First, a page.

After a lull over Iran during the first months of the Biden presidency, the external signs are again not propitious. Iran is earning the ire of the International Atomic Energy Agency (IAEA) for truancy over the past two years. This is the sliver of opportunity needed for Iran baiters in Washington and Tel Aviv to ensure that the US sanctions continue to stay and that other countries remain wary of economic transactions for fear of secondary sanctions.
But India’s self-sufficiency in strategic autonomy, though hampered currently by the tensions with China, will need to assert itself. For all the gloss that is put on the visits to India by Russian, British and American security chiefs to discuss Afghanistan, India has been left holding the bag. The roads to Kabul and beyond have been left wide open for the Pakistan-China duo.
The SCO also has Afghan neighbours like Uzbekistan, Tajikistan and Kazakhstan, which, along with Russia and Iran, share the fear of nurseries of Sunni radicalisation taking root in the Taliban ecosphere, with its attendant implications for their security. Each of these countries has reasons to feel wary, for they have all felt the heat of terror training camps during Taliban-1. If the ISI could outsource the training of anti-India terror groups in the 1990s, how long would it resist the temptation, now that its proxy has untrammeled sway over Afghanistan yet again?
In this situation, Afghanistan’s neighbours will score over the US-Qatar-UAE channels that India has explored in the past to get closer to the Taliban. After all, unlike this pro-West group, India shares its existential fears with the SCO countries of having to be the first to cope with the fallout of radicalism if it again foams out of Afghanistan.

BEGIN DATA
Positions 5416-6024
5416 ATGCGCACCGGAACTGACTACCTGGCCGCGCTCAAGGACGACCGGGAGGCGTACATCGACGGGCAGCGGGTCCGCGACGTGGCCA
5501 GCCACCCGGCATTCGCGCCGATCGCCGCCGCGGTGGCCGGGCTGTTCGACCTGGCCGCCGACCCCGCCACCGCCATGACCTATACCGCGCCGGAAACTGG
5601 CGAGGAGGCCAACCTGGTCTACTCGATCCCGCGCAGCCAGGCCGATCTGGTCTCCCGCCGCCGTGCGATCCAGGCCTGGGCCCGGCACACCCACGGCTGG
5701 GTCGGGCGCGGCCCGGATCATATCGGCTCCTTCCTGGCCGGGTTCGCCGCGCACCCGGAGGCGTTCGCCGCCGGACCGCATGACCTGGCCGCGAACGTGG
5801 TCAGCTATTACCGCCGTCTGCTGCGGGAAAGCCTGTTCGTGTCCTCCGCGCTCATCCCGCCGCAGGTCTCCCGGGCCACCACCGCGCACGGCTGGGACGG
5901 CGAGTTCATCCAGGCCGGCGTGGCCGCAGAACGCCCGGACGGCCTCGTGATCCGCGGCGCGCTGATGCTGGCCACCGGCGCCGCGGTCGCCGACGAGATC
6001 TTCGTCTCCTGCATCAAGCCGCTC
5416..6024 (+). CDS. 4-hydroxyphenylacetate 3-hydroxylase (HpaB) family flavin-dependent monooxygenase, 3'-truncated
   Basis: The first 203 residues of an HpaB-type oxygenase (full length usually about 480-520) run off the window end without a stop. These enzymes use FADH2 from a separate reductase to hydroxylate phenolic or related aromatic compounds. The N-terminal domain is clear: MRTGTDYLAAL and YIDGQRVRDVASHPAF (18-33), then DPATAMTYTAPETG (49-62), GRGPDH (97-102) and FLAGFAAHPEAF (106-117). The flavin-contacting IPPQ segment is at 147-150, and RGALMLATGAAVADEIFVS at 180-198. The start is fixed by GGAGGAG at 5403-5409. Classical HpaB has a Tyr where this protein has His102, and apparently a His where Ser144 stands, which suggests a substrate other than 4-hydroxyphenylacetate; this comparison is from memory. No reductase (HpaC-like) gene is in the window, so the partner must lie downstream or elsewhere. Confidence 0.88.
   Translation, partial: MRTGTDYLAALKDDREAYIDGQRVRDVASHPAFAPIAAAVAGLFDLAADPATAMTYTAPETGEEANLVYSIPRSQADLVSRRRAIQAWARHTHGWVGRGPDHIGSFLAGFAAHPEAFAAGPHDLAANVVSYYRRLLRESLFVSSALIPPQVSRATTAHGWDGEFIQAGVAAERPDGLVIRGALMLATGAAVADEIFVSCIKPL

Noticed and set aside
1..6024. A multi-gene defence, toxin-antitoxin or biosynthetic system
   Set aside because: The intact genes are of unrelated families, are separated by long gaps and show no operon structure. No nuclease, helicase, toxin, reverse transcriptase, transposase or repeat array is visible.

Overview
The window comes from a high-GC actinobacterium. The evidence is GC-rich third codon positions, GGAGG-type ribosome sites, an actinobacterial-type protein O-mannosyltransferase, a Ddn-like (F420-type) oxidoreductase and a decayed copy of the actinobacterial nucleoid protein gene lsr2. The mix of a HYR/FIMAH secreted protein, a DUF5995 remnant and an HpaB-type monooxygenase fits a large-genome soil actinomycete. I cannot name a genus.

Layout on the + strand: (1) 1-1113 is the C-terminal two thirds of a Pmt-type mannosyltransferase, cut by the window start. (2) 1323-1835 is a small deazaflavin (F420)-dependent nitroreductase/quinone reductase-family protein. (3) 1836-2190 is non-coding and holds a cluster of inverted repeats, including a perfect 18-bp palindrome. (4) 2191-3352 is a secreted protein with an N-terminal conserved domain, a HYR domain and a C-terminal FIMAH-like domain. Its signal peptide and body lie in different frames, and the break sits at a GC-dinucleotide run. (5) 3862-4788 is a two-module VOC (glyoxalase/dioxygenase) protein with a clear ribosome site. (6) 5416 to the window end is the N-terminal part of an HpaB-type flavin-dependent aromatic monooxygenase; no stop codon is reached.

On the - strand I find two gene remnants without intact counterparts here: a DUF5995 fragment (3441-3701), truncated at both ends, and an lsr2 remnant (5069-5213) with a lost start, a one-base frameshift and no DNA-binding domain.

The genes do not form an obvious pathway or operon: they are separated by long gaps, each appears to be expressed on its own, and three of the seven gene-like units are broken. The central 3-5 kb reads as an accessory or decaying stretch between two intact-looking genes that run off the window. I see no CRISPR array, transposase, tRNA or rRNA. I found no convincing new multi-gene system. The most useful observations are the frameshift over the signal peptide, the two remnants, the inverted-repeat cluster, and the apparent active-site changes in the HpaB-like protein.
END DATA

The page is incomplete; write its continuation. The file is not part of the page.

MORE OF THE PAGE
And in case the Taliban do feel empowered enough to disregard Pakistan’s tutorials on nation-building, it will have to smoke the peace pipe with the ethnic minorities who make up half of Afghanistan. A representation of less than 10 per cent for them in the new Taliban Cabinet has portents of disaffection rearing up again. Again, each of these ethnic communities spill over to the neighbouring countries, making them important counsellors, players and participants in the new Great Game that is set to begin after the US withdrawal.
India’s close identification with the US-led Quad has come to stay. So has its elite’s close identification with the Anglosphere for upward mobility.
But India must also build bulwarks from the fallout of the developing American animus to Saudi Arabia and the manner in which the power vacuum has been filled in Afghanistan. The voices in the corridors of power, who had earlier urged circumspection in dealing with Iran, or with Russia for that matter, need to be told that catering to national self-interest is not being minatory.
India cannot wait indefinitely for the US political system to develop a consensus on dealing with Iran. For the sake of its energy and national security, India can ill-afford to dawdle on the sidelines as a new power balance takes shape in the region. That moment of reckoning will come with the SCO Summit in Dushanbe.